EnergyCAP Senior Project Manager SJ Bergman visited Phoenix, Arizona, earlier this month as part of the City’s EnergyCAP software implementation process. Today’s guest blog will focus on energy management plans, practice, and opportunities at the Sky Harbor International Airport.
In my experience in performing ASHRAE Level 2 energy audits, I’ve seen that airports can potentially provide rich opportunities for energy efficiency. So when Paul Sylvia, Acting Energy Management Engineer for Aviation Facilities, offered to show me some of Sky Harbor International Airport’s energy saving and sustainability initiatives, I was happy to take him up on his offer. After all, Sky Harbor is “America’s Friendliest Airport”!
I met Paul at the PHX Sky Train station in Terminal 4. The PHX Sky Train® is a 24 hour, automated train that serves around 70,000 passengers every week. The short ride from the light rail station into the airport is a blast – the PHX Sky Train takes you directly over an active taxiway and the views are spectacular:
(BTW, using the PHX Sky Train and Phoenix’s light rail system, I was able to get around Phoenix without needing a car at all).
Paul told us that Sky Harbor facilities staff are working hard on two fronts:
However, they face an additional challenge. Airports are subject to safety and security regulations that may not be optimized for energy efficiency.
The airport has a high awareness of their energy usage, and has installed electric submeters on all their buildings and large equipment items. They are in the process of implementing a state-of-the-art Integrated Building System to monitor real-time energy consumption, with integrated security and fire alarms. The system not only provides alerts; it displays the correct protocols for resolving alarm conditions to streamline maintenance response to issues.
Airports have some unique equipment that can be resistant to energy efficiency. Baggage handling conveyors can be huge energy hogs. Sky Harbor has a baggage handling control system with real time display to assist in efficiently routing bags, shutting down idle sections, and finding and resolving jams. They have installed variable frequency drives (VFDs) on all conveyor motors, as well as low-friction conveyor belts. This may not sound like much in terms of energy saving potential, but in just one small section of the airport there are over seven miles of baggage conveyors!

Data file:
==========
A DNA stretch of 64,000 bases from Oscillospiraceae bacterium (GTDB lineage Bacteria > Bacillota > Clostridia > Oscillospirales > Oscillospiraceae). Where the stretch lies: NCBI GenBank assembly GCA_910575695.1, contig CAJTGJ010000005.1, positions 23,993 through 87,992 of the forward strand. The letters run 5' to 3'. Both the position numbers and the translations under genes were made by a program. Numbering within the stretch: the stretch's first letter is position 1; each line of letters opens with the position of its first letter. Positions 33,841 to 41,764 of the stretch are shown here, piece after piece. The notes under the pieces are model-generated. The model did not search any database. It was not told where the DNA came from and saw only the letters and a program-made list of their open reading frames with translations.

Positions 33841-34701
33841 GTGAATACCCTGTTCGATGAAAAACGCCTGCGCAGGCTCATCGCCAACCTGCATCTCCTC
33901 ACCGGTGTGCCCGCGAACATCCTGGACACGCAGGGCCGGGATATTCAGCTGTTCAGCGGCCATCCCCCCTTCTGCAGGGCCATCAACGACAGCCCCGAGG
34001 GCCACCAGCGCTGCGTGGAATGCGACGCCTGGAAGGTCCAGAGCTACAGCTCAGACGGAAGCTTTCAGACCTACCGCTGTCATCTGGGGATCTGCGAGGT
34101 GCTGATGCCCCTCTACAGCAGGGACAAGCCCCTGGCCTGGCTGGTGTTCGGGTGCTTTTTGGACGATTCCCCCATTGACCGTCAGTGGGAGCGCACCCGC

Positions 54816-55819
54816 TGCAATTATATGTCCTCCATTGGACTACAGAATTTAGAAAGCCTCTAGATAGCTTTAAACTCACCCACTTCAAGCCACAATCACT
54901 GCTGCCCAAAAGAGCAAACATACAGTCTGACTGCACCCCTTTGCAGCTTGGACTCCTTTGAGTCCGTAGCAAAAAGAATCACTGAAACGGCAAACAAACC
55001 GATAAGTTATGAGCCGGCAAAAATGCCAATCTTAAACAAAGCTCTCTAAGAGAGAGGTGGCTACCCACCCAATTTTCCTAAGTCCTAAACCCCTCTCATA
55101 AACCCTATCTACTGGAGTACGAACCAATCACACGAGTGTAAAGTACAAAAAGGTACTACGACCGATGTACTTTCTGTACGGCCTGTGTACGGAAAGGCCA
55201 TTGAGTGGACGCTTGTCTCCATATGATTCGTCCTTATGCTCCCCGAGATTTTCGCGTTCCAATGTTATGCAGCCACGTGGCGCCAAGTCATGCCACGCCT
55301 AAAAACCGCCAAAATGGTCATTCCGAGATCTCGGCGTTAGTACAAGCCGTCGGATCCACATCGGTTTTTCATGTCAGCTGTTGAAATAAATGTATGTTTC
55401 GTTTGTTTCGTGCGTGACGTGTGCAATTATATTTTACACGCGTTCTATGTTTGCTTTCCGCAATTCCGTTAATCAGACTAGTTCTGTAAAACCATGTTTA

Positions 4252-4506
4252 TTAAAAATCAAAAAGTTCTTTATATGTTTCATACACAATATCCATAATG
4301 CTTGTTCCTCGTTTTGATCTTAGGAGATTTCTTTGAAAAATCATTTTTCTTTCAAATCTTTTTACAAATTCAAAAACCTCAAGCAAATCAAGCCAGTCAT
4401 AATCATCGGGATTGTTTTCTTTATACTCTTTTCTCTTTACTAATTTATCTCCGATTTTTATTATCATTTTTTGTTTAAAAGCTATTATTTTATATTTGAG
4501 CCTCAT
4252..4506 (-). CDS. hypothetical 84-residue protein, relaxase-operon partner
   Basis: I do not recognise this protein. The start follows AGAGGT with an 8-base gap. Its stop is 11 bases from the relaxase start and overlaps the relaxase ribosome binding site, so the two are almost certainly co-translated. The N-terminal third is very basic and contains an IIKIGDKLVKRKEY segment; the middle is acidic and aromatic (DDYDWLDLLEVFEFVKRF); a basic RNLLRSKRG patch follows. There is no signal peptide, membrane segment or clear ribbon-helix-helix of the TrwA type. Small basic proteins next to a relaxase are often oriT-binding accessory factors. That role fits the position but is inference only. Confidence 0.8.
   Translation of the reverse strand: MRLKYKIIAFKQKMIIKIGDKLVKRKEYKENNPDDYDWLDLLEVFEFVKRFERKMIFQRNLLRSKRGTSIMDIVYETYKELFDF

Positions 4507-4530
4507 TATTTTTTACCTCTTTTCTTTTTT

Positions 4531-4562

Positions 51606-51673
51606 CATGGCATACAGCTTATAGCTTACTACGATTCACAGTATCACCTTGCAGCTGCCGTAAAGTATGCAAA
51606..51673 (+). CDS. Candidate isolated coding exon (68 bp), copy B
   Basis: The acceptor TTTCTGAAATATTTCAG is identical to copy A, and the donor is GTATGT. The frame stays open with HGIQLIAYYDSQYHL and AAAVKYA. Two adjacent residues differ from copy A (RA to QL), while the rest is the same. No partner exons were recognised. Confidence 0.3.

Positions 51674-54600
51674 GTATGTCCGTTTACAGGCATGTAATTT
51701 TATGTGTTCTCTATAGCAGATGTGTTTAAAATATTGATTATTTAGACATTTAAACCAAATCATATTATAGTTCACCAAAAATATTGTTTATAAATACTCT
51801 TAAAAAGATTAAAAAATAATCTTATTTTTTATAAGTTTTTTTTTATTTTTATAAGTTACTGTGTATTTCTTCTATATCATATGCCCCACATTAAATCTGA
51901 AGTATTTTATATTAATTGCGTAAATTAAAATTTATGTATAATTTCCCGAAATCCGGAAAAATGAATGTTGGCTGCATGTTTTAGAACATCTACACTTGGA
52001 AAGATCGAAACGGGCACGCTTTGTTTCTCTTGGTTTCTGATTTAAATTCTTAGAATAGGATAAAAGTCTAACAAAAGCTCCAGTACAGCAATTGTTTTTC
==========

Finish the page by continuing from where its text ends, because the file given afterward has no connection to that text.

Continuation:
Sky Harbor is currently conducting an ASHRAE Level 2 audit, plus energy modeling of their HUGE chiller plant. Aviation facilities staff are eager to see what energy conservation measures they can tackle next. LED lighting throughout the terminal is high on the list.
Sky Harbor has the benefit of all that beautiful AZ sun, and they are taking advantage of it. They installed a 5.4 megawatt (yes, that’s MW!) solar PV array on their parking garages, which meets about half of the electricity demand at the Rental Car center and Economy parking areas:
It was great to see all the energy efficiency and sustainability activity at Sky Harbor International Airport, and it’s our privilege to welcome them and the City of Phoenix to the EnergyCAP family!
Phoenix has joined the Better Buildings Challenge, and EnergyCAP will help the City to meet their reduction goal of 20% below the 2009 baseline by 2020.
We held two training sessions during our visit to introduce the City’s department managers, facilities staff, and accounting staff to their new EnergyCAP database. It was great working with Tina Imig, Energy Billing Analyst, and Dimitrios Laloudakis, Energy Manager, along with many other new friends.